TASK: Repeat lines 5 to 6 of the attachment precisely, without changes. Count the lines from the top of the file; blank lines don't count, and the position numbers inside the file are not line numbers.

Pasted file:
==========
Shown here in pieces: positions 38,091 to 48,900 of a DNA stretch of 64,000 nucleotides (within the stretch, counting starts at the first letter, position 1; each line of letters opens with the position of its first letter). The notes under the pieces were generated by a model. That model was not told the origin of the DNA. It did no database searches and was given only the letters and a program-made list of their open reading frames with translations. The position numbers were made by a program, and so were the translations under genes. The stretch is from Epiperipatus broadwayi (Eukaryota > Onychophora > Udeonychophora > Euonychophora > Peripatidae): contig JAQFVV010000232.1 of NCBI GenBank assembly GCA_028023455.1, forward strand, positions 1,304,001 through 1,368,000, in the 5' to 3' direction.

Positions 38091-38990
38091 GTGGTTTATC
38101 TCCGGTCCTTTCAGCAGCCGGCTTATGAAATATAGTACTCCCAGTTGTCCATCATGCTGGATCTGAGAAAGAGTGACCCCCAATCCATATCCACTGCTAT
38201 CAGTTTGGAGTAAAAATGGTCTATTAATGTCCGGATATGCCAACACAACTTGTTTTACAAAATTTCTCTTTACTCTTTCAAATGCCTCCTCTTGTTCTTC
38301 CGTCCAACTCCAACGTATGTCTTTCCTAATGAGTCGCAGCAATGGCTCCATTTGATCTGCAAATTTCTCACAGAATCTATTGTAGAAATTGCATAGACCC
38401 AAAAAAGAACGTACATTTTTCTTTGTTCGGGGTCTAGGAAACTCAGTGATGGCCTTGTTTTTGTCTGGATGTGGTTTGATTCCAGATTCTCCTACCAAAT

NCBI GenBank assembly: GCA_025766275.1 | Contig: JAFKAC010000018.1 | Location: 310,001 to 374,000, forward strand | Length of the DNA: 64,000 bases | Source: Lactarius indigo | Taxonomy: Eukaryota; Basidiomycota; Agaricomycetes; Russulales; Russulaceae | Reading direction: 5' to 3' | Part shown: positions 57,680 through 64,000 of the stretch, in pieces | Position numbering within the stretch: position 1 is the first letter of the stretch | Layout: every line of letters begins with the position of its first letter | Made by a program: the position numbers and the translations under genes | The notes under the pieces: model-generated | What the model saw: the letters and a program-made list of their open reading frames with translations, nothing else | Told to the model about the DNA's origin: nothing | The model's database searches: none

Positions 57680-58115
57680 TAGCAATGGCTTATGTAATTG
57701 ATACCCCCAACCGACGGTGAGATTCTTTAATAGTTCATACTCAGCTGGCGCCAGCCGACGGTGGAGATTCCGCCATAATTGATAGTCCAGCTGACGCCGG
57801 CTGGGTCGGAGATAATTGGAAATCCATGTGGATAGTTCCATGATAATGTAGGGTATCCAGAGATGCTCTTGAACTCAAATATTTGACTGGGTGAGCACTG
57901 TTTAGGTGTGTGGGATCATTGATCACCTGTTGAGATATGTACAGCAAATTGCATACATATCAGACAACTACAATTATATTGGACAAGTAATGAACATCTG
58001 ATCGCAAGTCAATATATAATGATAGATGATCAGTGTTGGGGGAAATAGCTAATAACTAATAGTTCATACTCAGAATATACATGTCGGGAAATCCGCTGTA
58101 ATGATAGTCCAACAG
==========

38201 CAGTTTGGAGTAAAAATGGTCTATTAATGTCCGGATATGCCAACACAACTTGTTTTACAAAATTTCTCTTTACTCTTTCAAATGCCTCCTCTTGTTCTTC
38301 CGTCCAACTCCAACGTATGTCTTTCCTAATGAGTCGCAGCAATGGCTCCATTTGATCTGCAAATTTCTCACAGAATCTATTGTAGAAATTGCATAGACCC